Why Facebook Is Going After Google

February 3, 2016

Digital Marketing Bradley Hearn By Bradley Hearn

Facebook IconIs Facebook going after Google? Sort of. At the very least, it’s certainly making a strong play for a bigger share of mobile advertising dollars.

Facebook recently announced that it’s expanding its Audience Network (FAN) advertising from apps to also include mobile sites — the traditional domain of Google AdSense. It’s the schoolyard equivalent of Facebook walking up to the search giant, squaring its shoulders and throwing a well-placed punch.

These two e-commerce heavyweights traditionally don’t encroach on one another’s territory, but given the amount of money up for grabs, it’s not surprising to see Facebook get aggressive in the ad realm.

Advertising is obviously of huge interest to Facebook. It recently revealed that it generated $5.637 billion in advertising revenue during the fourth quarter alone. And the overwhelming majority of that revenue — $4.5 billion — was generated by mobile ads. 

As mobile traffic continues to rise across the board, Facebook anticipates growing its share of ad revenue right along with it. It’s hoping to be for mobile what Google AdSense is to desktop, and it’s starting with mobile news sites.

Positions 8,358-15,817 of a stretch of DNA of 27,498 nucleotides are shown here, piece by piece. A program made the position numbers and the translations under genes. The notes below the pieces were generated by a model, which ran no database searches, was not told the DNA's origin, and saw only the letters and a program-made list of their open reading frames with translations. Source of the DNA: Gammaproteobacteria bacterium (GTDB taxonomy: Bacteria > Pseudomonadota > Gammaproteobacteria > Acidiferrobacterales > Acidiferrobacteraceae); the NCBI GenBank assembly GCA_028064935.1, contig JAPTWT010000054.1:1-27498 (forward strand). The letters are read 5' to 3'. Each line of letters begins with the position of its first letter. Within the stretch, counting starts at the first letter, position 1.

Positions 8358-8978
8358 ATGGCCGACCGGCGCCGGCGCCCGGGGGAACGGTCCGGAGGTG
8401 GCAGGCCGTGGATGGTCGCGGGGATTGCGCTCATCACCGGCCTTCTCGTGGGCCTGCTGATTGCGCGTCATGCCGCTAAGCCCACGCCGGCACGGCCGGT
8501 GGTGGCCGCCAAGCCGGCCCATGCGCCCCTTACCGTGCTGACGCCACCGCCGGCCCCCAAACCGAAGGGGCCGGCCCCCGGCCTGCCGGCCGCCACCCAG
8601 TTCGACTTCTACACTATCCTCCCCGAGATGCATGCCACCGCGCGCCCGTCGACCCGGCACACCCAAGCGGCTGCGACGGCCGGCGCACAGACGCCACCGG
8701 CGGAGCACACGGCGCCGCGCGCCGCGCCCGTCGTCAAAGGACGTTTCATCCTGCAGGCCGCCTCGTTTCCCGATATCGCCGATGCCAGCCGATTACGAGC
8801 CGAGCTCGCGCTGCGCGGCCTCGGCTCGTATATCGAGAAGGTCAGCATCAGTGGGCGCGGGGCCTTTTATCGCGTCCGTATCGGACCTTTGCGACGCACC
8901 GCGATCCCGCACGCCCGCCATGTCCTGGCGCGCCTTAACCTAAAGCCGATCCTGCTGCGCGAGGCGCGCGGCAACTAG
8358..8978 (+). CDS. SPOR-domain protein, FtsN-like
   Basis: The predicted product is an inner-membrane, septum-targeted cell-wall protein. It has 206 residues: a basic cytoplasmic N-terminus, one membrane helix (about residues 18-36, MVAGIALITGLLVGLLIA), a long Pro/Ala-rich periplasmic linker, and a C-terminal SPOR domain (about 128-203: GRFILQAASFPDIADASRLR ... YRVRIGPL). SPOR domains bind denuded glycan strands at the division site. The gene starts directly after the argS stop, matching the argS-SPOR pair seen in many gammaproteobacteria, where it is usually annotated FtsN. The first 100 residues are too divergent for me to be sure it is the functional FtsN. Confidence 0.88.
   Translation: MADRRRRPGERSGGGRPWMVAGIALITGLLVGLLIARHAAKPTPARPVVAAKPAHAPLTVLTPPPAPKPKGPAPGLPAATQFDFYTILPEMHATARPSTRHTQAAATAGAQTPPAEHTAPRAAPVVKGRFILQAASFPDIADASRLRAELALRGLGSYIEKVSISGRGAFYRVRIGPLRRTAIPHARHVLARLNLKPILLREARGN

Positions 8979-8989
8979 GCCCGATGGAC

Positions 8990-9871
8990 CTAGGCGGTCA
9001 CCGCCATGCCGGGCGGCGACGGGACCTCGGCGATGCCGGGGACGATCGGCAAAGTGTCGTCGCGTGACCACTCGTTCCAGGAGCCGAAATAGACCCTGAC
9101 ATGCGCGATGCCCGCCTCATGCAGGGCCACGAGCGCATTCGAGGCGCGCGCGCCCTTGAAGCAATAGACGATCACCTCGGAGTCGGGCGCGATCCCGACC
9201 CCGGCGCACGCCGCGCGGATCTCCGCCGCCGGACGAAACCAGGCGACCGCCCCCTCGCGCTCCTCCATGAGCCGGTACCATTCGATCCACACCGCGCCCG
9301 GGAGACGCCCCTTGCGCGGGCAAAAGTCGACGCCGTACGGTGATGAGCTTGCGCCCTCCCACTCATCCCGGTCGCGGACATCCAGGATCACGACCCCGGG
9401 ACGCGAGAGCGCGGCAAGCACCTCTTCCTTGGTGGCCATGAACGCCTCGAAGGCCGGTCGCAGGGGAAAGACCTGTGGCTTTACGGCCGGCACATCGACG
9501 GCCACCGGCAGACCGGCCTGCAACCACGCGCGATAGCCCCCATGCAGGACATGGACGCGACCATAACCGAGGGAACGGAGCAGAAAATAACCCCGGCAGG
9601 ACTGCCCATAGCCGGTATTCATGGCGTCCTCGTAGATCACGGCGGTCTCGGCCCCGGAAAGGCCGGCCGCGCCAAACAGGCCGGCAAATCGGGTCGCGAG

According to Facebook, average news sites receive approximately 40% of their traffic from mobile devices and 93% of their mobile audiences come from mobile websites (as opposed to mobile apps). This expansion will allow retailers and brands to use the same advanced targeting capabilities that they use on Facebook to now target users outside of Facebook on their mobile devices. 

The social media company is working with multiple global publishers like Hearst, Slate, Answers.com, Elite Daily, Diply, Cracked, Vuclip, La Place Media, USA Today Sports Media Group and Time Inc. to test the service in a closed beta. Facebook currently has 2.5 million advertisers.

Facebook’s Audience Network supports the popular native ad format, as well as native video, banners and interstitial formats.

All in all, it’s a bold move. But why not? Years ago, it made a lot of “sense” for Google.

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